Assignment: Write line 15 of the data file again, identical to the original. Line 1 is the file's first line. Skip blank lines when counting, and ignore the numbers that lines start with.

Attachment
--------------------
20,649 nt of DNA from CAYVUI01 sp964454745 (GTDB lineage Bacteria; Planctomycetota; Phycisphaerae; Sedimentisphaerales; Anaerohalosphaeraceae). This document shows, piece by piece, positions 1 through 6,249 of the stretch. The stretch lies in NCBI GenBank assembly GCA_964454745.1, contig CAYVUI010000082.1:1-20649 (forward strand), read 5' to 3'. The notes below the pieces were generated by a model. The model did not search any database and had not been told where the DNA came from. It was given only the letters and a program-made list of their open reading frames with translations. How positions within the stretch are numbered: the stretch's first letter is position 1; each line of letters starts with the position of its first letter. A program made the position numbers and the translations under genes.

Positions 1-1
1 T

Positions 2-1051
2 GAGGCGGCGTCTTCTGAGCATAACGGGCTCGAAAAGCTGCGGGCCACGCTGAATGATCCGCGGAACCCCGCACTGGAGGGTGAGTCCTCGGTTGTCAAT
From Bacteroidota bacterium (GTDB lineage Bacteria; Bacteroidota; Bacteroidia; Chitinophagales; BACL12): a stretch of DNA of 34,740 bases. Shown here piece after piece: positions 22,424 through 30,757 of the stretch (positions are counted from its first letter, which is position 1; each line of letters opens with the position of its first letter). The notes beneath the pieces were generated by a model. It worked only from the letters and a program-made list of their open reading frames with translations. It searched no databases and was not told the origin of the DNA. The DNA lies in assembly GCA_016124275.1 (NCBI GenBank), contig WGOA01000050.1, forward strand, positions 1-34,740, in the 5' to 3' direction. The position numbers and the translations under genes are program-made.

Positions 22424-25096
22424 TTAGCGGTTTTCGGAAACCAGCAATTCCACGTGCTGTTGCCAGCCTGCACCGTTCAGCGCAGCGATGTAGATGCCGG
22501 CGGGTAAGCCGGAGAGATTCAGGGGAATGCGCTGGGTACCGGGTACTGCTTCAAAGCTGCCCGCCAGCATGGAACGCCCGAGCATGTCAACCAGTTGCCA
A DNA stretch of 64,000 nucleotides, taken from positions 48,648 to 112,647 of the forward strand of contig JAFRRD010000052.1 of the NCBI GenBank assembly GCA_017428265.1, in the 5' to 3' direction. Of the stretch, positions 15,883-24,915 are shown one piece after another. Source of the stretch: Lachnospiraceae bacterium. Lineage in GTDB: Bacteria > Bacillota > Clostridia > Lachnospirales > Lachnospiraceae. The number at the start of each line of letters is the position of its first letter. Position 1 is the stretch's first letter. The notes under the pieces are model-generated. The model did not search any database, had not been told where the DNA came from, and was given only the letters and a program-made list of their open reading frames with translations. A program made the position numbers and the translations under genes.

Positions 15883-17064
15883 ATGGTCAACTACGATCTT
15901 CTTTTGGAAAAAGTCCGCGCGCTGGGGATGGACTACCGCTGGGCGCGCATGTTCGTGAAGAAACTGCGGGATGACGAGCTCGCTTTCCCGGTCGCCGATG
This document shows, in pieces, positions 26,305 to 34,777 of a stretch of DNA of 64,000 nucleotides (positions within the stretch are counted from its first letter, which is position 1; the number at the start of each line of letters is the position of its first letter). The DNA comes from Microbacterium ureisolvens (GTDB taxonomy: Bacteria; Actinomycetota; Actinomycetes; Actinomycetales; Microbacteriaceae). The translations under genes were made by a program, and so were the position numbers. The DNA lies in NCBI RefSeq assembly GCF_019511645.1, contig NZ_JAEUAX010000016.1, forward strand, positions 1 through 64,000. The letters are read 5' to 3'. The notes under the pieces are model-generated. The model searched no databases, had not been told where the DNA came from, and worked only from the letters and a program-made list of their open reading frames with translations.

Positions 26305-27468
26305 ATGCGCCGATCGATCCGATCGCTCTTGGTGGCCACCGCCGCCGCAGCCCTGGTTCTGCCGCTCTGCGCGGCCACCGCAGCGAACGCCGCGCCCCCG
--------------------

Positions 26305-27468